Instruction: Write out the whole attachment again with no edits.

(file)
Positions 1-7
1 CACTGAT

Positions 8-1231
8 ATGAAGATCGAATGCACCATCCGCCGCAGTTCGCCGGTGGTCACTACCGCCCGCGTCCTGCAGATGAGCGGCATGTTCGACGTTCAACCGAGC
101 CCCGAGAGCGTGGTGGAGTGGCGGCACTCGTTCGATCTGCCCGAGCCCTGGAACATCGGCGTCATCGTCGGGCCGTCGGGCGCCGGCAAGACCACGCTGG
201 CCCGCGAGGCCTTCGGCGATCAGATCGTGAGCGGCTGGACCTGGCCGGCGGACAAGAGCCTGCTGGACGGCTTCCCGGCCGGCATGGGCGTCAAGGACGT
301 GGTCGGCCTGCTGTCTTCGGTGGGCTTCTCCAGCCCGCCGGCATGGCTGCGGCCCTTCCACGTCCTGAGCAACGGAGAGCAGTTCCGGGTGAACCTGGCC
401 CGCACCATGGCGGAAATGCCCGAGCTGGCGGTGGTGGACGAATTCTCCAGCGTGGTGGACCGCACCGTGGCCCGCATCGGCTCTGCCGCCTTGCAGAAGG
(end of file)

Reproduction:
Positions 1-7
1 CACTGAT

Positions 8-1231
8 ATGAAGATCGAATGCACCATCCGCCGCAGTTCGCCGGTGGTCACTACCGCCCGCGTCCTGCAGATGAGCGGCATGTTCGACGTTCAACCGAGC
101 CCCGAGAGCGTGGTGGAGTGGCGGCACTCGTTCGATCTGCCCGAGCCCTGGAACATCGGCGTCATCGTCGGGCCGTCGGGCGCCGGCAAGACCACGCTGG
201 CCCGCGAGGCCTTCGGCGATCAGATCGTGAGCGGCTGGACCTGGCCGGCGGACAAGAGCCTGCTGGACGGCTTCCCGGCCGGCATGGGCGTCAAGGACGT
301 GGTCGGCCTGCTGTCTTCGGTGGGCTTCTCCAGCCCGCCGGCATGGCTGCGGCCCTTCCACGTCCTGAGCAACGGAGAGCAGTTCCGGGTGAACCTGGCC
401 CGCACCATGGCGGAAATGCCCGAGCTGGCGGTGGTGGACGAATTCTCCAGCGTGGTGGACCGCACCGTGGCCCGCATCGGCTCTGCCGCCTTGCAGAAGG